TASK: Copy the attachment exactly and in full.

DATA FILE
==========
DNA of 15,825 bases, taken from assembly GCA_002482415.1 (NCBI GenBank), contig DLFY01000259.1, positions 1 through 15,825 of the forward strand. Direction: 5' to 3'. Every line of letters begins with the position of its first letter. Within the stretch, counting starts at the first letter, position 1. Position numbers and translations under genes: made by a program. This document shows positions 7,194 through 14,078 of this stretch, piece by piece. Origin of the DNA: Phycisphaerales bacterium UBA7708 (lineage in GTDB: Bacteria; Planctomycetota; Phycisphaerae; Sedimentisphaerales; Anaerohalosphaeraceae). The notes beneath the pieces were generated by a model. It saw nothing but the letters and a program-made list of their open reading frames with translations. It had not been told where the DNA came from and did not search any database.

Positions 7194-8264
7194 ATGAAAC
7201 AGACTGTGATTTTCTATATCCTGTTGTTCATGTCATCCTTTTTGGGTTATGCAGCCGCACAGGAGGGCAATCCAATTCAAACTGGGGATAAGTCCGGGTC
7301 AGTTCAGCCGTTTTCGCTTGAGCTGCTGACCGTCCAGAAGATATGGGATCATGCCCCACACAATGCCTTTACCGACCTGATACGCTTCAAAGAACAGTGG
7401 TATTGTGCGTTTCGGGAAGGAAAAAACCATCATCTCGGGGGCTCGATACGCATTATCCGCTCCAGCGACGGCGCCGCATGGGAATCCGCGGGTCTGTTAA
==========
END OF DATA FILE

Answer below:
DNA of 15,825 bases, taken from assembly GCA_002482415.1 (NCBI GenBank), contig DLFY01000259.1, positions 1 through 15,825 of the forward strand. Direction: 5' to 3'. Every line of letters begins with the position of its first letter. Within the stretch, counting starts at the first letter, position 1. Position numbers and translations under genes: made by a program. This document shows positions 7,194 through 14,078 of this stretch, piece by piece. Origin of the DNA: Phycisphaerales bacterium UBA7708 (lineage in GTDB: Bacteria; Planctomycetota; Phycisphaerae; Sedimentisphaerales; Anaerohalosphaeraceae). The notes beneath the pieces were generated by a model. It saw nothing but the letters and a program-made list of their open reading frames with translations. It had not been told where the DNA came from and did not search any database.

Positions 7194-8264
7194 ATGAAAC
7201 AGACTGTGATTTTCTATATCCTGTTGTTCATGTCATCCTTTTTGGGTTATGCAGCCGCACAGGAGGGCAATCCAATTCAAACTGGGGATAAGTCCGGGTC
7301 AGTTCAGCCGTTTTCGCTTGAGCTGCTGACCGTCCAGAAGATATGGGATCATGCCCCACACAATGCCTTTACCGACCTGATACGCTTCAAAGAACAGTGG
7401 TATTGTGCGTTTCGGGAAGGAAAAAACCATCATCTCGGGGGCTCGATACGCATTATCCGCTCCAGCGACGGCGCCGCATGGGAATCCGCGGGTCTGTTAA